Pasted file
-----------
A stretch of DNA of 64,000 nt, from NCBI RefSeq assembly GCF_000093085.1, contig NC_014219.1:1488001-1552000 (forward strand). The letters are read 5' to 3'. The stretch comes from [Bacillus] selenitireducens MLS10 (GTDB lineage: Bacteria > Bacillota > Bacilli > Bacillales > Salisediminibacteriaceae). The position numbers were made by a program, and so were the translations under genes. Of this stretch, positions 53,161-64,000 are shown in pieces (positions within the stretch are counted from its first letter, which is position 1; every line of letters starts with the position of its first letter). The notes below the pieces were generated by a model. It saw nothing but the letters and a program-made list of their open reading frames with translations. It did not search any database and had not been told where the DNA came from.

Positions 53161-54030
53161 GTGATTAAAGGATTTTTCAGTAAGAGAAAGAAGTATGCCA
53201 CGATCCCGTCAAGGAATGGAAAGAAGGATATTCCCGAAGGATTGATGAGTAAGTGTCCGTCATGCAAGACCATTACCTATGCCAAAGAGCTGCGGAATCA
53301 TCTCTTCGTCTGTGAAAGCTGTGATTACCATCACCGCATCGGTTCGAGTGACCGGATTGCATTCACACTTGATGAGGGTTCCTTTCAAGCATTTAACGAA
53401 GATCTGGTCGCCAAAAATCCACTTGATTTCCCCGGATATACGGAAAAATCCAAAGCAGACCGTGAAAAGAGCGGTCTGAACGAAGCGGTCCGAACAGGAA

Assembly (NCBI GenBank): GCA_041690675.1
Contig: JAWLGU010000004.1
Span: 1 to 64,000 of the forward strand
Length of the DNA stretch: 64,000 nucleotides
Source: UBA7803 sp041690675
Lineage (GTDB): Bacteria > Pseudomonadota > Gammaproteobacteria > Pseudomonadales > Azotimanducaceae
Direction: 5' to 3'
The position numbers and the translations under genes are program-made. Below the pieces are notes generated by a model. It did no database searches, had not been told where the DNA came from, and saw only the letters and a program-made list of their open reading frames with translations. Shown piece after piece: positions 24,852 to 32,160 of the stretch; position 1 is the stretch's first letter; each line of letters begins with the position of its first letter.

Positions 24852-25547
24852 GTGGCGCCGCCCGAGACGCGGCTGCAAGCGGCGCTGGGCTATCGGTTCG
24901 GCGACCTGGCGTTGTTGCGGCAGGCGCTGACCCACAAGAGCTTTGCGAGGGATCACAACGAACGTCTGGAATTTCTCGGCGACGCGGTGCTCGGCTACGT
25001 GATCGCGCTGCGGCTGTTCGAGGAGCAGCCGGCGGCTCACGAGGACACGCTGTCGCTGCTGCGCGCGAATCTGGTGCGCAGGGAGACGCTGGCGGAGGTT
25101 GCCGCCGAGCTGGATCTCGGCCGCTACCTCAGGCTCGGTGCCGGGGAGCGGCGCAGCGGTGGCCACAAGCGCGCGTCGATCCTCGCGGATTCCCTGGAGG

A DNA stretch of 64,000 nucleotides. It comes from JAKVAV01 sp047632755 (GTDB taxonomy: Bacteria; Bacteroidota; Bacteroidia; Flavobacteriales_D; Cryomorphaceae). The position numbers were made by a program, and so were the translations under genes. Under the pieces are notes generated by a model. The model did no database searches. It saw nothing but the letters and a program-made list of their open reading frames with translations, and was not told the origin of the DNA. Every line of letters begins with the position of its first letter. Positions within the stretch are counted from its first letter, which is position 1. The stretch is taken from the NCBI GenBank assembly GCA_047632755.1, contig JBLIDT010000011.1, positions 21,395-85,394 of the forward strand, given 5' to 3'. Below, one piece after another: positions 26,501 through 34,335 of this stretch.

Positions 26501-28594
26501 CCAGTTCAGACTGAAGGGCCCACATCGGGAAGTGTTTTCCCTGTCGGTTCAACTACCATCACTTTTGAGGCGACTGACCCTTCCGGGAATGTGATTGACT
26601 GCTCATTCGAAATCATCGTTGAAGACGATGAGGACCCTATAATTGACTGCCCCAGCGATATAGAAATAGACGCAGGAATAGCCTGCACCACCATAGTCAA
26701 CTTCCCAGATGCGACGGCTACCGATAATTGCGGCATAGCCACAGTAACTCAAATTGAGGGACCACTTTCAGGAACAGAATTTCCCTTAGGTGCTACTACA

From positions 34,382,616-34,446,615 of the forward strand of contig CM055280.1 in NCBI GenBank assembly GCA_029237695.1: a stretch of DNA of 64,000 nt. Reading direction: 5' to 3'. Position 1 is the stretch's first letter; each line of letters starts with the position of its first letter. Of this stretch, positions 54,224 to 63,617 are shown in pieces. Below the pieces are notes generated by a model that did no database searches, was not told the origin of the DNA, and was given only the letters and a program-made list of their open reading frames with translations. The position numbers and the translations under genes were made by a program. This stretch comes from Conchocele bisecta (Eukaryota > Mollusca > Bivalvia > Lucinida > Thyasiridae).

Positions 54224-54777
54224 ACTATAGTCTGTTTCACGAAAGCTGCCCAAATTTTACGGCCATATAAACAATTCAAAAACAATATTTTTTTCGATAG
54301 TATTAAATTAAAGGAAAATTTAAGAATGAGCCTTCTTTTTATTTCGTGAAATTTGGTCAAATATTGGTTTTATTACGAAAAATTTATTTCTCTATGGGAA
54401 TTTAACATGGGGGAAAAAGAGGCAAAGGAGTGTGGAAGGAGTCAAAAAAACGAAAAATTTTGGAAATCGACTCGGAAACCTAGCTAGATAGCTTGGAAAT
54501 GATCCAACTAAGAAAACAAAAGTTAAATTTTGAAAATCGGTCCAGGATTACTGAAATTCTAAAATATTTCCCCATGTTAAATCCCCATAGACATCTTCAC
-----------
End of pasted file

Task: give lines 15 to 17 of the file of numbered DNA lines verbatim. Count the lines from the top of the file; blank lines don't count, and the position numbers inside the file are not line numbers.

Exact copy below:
Positions 24852-25547
24852 GTGGCGCCGCCCGAGACGCGGCTGCAAGCGGCGCTGGGCTATCGGTTCG
24901 GCGACCTGGCGTTGTTGCGGCAGGCGCTGACCCACAAGAGCTTTGCGAGGGATCACAACGAACGTCTGGAATTTCTCGGCGACGCGGTGCTCGGCTACGT